Flying Tigers were U.S. pilots who flew their shark-faced painted fighter planes to defend China from the Japanese onslaught. (Herald photo courtesy of Dr. Richard Lee Lasbury)
Flying Tigers were U.S. pilots who flew their shark-faced painted fighter planes to defend China from the Japanese onslaught. (Herald photo courtesy of Dr. Richard Lee Lasbury)
In the winter and spring of 1941-42, America came under the spell of the Flying Tigers, U.S. pilots who flew their shark-faced painted fighter planes defending China from the Japanese onslaught.

A collection of myths, magic and mystery have surrounded the accounts of the American Volunteer Group (AVG)7 nicknamed the Flying Tigers. The latest version of myth creation is the book by Bill Yenne, When Tigers Ruled the Sky.

In the early months of the Sino-Japanese War, the Japanese pilots easily defeated the poorly trained and equipped Chinese Air Force. In 1937, retired U.S. Air Corps officer Claire Lee Chennault was employed by the Chinese as the director of its fledgling flight school, arriving in China after resigning his commission. His resignation ostensibly was because of poor health, deafness and chronic bronchitis, in addition, he was quarrelsome, belligerent and detested by his superiors.

Now a civilian, he was paid $1000/month by the Chinese Government. As an advisor to Generalissimo Chiang Kai-Shek, the leader of the Republic of China, he was asked to go to Washington as Chiang’s emissary. Chiang needed more planes and pilots to protect his country from the aggressive Japanese.

Since the U.S. was not yet at war, the “Special Air Unit” could not be overtly organized but the request was approved by President Franklin D. Roosevelt himself. Chennault remained in Washington supervising the purchase of 100 Curtiss P-40 fighters. One hundred pilots, 200 ground crew and administrative personnel were recruited and this constituted the first American Volunteer Group (AVG). They were officially members of the Chinese Air Force and pilot officers were paid $600 per month, $675 a month for a flight leader and $275 for a skilled ground crewman. By oral agreement, a bounty was offered of $500 for each Japanese plane destroyed; however no one was sure if this was myth or truth. But when they returned home, they found all their bounties had been deposited to their bank accounts.

After training in Burma and engaging the Japanese in defending that country, the AVG had little resources at their China bases. Even though they were located in areas where malaria and cholera were epidemic, they were provided with only four doctors and three nurses and “a bottle of iodine.” The food was “foreign” and undesirable and the mail from the states arrived slow and slower. Only one-half of the necessary maintenance personnel were available and major repairs to damaged planes required an inordinate amount of time. In spite of what should have been low morale, the AVG was credited with 297 enemy air-craft destroyed. The AVG kill ratio was superior to all contemporary air groups in the Pacific Theater, which is remarkable because they were always outnumbered by Japanese fighters in all engagements. Chennault had dispersed his squadrons to provide the best air protection for China. After the Doolittle raid, in 1942, the Japanese attempted to eliminate the AVG air bases in their belief that they could be used for attacks on their homeland.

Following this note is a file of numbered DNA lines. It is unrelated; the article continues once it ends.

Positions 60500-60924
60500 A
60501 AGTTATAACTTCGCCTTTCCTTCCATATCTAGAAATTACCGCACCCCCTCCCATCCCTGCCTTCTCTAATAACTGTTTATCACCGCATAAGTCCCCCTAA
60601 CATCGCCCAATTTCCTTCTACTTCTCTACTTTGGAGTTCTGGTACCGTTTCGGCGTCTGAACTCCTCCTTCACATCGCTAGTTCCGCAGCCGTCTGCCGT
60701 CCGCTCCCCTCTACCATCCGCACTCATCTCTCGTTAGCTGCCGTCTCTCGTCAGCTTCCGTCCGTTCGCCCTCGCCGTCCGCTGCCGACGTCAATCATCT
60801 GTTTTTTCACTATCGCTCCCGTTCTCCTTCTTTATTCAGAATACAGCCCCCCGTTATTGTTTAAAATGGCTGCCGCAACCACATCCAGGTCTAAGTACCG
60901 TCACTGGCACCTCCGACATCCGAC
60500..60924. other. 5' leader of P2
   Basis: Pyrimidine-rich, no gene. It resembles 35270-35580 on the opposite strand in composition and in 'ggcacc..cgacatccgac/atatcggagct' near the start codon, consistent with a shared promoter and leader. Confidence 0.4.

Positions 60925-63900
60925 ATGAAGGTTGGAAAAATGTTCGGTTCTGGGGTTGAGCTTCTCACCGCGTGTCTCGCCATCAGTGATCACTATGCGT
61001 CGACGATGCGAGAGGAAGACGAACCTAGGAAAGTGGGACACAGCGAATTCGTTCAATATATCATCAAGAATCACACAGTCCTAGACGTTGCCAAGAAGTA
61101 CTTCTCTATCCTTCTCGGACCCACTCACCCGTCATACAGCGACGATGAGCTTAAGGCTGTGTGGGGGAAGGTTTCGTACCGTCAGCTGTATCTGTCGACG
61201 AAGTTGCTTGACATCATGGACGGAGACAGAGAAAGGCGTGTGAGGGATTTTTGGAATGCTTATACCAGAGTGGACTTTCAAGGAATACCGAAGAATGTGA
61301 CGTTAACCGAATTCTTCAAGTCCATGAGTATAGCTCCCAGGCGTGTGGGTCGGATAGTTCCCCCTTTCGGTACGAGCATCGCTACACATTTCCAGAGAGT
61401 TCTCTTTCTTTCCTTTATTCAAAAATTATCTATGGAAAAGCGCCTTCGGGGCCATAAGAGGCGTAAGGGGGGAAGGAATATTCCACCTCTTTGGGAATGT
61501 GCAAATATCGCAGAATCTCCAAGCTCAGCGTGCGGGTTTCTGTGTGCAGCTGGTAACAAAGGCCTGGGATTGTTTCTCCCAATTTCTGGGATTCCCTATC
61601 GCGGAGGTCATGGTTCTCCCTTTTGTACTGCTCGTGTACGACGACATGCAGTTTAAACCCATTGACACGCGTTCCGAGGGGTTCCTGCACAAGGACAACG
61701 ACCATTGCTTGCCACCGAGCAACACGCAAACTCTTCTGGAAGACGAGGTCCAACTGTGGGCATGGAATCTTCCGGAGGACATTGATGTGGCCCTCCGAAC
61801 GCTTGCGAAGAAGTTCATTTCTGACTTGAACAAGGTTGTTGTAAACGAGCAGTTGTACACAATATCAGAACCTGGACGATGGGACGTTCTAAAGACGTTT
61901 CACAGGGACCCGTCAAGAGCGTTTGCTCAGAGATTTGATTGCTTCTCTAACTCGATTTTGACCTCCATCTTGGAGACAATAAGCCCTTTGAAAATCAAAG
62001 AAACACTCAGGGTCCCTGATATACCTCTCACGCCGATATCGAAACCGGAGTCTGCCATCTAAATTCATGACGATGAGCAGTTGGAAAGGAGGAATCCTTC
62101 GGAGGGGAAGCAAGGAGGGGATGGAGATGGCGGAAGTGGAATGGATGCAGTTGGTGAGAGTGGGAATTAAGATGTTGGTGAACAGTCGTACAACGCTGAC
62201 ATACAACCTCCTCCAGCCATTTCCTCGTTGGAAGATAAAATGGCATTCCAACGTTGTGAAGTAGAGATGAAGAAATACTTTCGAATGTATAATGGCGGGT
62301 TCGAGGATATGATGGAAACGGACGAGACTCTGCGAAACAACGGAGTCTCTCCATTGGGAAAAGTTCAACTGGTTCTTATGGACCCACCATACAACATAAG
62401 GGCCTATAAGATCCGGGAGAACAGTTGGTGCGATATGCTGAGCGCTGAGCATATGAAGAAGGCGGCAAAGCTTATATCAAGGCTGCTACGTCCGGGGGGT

Fourteen AVG pilots were killed in action, captured or disappeared on combat missions. Six were killed in non-combat accidents during the existence of the Flying Tigers.

Author Daniel Ford attributed the AVG’s high success to its elevated morale and the group’s “esprit de corps.” The pilots were all “triple volunteers.” They had volunteered for service in the U. S. Military, the AVG, and the most brutally dangerous combat missions in Burma. The result was a corps of experienced and skilled volunteer pilots who were eager for combat.

The AVG’s last combat mission was over Hengyang on the day it was disbanded, July 4, 1942. On that final day of combat, the AVG destroyed four Japanese Ki-275s, with no AVG losses.

After the U. S. declared war on Japan, Gregory “Pappy” Boyington resigned his contract with the AVG and returned to active duty with the U.S. Marine Corps. He went on to command the “Black Sheep” Squadron. There were two AVG pilots awarded the Medal of Honor, Boyington and James H. Howard for their meritorious service in WWII.

Charles Older, an AVG double Ace, earned a law degree, became a California Superior Court Judge and presided at the murder trail of Charles Manson.
Basta und damit!